On the heels of a successful Black Writing in Canada Series, The University of Winnipeg’s Department of English is continuing to inspire discussion with another great line up of readings and lectures taking place February 23 to March 29.
The authors are national, literary, and cultural treasures
Organizers hope to inspire meaningful dialogue while creating space for diverse voices through scholarly presentations addressing race and Blackness in eighteenth-century English literature, and contemporary readings confronting systemic racism, colonialism, foreignness, and belonging.
“Many of us are teaching diasporic and Indigenous writers in our classes,” said Dr. Candida Rifkind. “We have spent many hours examining what it means to teach English today, developing a detailed Land Acknowledgment in consultation with local Elders and a statement on Black Lives Matter. These experiences have shaped our programming.”
UWinnipeg student Rachel Smith says the readings she’s attended this year gave her a chance to hear from writers she has long admired while introducing her to new ones.
“These were some of the most intimate events I have attended during my time here at the university,” she said. “The authors are national, literary, and cultural treasures.”
Dr. Chigbo Arthur Anyaduba points to Tessa McWatt’s reading in November 2020 as an example of the impact these readings have.
“When she described the nature of racism and relations systematized and set in motion through the structured forms of the slave plantations, I was suddenly thrown out of myself into a pit of ideas wherein the puzzles and paradoxes in my head began to resolve themselves,” he said.
The lofty and intellectual quality of the conversations has inspired him.
“The series provoked deeper questions for me about the interconnectedness of research, art, and other forms of cultural works,” he said. “The sheer depth of thoughts, the strength of the humanity on display, and the experiences that the speakers highlight in their presentations have been hugely satisfying and affecting to me.”
While the move to virtual readings is a response to the pandemic, the online platform has allowed the Department of English to host more readings than ever before, introducing students and community members to a high calibre of writers representing diverse regions and genres.
“The silver lining of the pandemic is that the Canada Council for the Arts made funding available for virtual readings to help support writers through both The Writers Union of Canada and the League of Canadian Poets,” said Rifkind. “This allows us to “bring in” writers from across North America we normally couldn’t afford to host in person.”
Literary and scholarly speakers
Souvankham Thammavongsa, UWinnipeg’s 2021 Carol Shield’s Writer-in-Residence, is the author of four acclaimed poetry books and the short story collection How to Pronounce Knife, winner of the 2020 Scotiabank Giller prize. She was born in the Lao refugee camp in Nong Khai, Thailand, and was raised and educated in Toronto where she now lives. Her reading is made possible by The Canada Council for the Arts through The Writers’ Union of Canada. Pre-register to join us via Zoom on Tuesday, February 23 from 11:30 am – 12:20 pm.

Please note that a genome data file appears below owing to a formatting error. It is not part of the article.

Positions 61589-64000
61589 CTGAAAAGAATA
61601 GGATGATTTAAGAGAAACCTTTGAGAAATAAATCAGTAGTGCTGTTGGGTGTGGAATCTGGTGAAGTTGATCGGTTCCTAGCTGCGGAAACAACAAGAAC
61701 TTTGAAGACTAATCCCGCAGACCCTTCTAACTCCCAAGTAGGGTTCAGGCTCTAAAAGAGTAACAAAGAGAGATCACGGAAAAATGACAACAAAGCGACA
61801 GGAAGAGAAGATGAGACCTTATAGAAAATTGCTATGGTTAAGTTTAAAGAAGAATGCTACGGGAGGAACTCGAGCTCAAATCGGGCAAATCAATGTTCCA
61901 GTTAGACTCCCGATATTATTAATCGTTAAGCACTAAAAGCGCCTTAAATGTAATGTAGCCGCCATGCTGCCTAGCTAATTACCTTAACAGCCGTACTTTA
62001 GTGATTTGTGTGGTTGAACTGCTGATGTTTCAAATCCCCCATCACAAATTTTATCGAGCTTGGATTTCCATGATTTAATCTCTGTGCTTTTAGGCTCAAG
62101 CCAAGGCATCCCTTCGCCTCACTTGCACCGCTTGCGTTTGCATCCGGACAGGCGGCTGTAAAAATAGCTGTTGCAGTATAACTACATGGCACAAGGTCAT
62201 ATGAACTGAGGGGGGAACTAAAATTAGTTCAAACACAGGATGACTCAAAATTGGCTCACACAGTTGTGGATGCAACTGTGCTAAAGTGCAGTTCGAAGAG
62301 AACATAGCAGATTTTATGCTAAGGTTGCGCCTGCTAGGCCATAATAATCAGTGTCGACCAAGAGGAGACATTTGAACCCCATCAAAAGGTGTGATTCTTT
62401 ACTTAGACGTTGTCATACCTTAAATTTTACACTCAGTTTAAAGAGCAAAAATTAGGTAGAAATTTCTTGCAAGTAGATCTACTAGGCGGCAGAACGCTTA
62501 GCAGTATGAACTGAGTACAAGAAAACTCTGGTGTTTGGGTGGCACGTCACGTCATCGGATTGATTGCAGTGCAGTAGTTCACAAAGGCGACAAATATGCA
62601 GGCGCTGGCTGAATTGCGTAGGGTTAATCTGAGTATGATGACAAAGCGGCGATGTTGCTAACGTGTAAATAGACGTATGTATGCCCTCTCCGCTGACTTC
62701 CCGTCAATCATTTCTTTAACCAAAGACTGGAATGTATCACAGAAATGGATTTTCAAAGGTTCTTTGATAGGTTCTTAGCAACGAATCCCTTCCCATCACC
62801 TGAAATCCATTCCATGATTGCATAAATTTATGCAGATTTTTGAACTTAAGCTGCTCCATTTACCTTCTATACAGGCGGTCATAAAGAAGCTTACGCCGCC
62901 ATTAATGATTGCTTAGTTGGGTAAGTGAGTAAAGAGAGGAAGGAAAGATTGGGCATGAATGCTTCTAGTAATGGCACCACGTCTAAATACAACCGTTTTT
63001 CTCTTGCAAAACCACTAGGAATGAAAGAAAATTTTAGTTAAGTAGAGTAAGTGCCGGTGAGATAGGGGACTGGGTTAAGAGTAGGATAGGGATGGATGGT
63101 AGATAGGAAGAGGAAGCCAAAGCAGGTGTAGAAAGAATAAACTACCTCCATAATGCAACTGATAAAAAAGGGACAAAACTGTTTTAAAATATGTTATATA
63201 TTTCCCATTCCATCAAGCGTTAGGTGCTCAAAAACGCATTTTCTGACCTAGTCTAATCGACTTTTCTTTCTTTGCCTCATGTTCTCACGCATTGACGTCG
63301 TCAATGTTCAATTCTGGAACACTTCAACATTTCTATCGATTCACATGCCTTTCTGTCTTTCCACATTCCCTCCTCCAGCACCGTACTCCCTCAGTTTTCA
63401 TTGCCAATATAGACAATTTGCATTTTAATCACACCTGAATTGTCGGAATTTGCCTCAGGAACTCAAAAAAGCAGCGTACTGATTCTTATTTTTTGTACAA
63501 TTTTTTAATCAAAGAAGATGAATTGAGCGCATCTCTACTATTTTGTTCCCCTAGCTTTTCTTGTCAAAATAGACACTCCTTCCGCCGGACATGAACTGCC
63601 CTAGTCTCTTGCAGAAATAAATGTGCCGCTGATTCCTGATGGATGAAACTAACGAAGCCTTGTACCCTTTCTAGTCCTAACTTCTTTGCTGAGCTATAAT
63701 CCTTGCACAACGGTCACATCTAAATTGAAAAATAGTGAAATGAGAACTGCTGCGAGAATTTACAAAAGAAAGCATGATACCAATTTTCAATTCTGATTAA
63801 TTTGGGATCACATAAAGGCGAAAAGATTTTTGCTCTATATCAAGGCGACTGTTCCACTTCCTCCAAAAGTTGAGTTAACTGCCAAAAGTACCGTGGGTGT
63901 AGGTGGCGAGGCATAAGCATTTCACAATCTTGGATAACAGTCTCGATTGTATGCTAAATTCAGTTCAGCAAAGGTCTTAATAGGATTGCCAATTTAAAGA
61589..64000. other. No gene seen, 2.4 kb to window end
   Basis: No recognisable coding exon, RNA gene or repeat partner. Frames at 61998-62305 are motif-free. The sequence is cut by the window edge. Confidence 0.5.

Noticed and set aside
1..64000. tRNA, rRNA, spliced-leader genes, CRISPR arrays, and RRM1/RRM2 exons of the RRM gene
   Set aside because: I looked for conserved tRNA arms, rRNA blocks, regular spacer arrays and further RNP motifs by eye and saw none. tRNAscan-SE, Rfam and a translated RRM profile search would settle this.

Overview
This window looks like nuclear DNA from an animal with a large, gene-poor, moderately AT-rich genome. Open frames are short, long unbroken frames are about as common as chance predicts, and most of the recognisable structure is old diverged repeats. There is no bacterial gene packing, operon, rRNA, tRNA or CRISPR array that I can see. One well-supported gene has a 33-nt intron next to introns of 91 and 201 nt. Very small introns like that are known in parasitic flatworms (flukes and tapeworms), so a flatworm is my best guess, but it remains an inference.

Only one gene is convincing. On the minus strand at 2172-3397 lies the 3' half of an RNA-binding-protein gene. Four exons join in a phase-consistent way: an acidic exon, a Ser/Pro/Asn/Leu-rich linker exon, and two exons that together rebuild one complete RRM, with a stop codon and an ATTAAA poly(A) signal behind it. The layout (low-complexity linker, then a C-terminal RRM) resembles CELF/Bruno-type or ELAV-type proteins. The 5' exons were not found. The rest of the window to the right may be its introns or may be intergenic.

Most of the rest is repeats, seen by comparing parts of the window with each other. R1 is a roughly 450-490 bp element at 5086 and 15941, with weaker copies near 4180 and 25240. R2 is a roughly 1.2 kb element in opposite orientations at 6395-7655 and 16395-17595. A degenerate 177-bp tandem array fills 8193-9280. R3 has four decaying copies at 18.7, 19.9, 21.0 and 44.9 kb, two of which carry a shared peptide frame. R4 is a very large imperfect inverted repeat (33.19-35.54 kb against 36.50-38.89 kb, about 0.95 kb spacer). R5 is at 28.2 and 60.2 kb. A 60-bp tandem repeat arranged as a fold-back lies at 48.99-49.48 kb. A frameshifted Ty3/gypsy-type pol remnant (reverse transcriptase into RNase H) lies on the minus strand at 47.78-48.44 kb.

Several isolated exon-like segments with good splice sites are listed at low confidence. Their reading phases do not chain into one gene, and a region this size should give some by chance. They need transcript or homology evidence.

Chantal Gibson is an award-winning teacher-artist living on the ancestral lands of the Coast Salish Peoples. Gibson published her debut book of poetry How She Read in January 2019. As a visual artist and arts educator, her work confronts systemic racism and colonialism head-on, imagining BIPOC voices in the spaces and silences left by cultural and institutional erasure. In a national response to the Black Lives Matter movement, her altered text “Who’s Who?” currently sits in the Senate of Canada Building as part of the first installation of work by Black artists. This event is co-sponsored by by Gallery 1C03. Pre-register to join us via Zoom on Monday, March 8 from 4:00 – 5:15 pm.
Rita Wong lives and works on unceded Coast Salish territories, also known as Vancouver. Dedicated to questions of water justice, decolonization, and ecology, she is co-editor of downstream: reimagining water. Her book, Beholden, co-written with Fred Wah, was short-listed for the 2019 BC Book Prize and the Dorothy Livesay Poetry Prize. Her reading is made possible by The League of Canadian Poets. Pre-register to join us via Zoom on Tuesday, March 9 from 11:30 am – 12:30 pm
Dr. David Sterling Brown, a Shakespeare and pre-modern critical race studies scholar from Binghamton University SUNY will present Policing Whiteness in Shakespearean Drama. His antiracist scholarship centres on how racial ideologies develop and circulate in and beyond the early modern period. His forthcoming book project examines whiteness and how the Du Boisian color-line operates in Shakespearean drama. Pre-register to join us via Zoom on Wednesday, March 17 from 12:30 – 1:30 pm.
Dr. April Langley joins us from the Departments of Black Studies and English at the University of Missouri-Columbia to present Wheatley’s Word Power #blackwomenswordsmatter. Langley specializes in eighteenth- and nineteenth-century African American and American Literature and Theory. Her interdisciplinary research integrates African Diaspora literature, African, American and African American Studies, and Black Feminist/Womanist theory and criticism. Pre-register to join us via Zoom on Monday, March 29 from 12:30 – 1:30 pm.
All events are public and will be held on Zoom with pre-registration required. Visit the Department of English to learn more about this great lineup of speakers.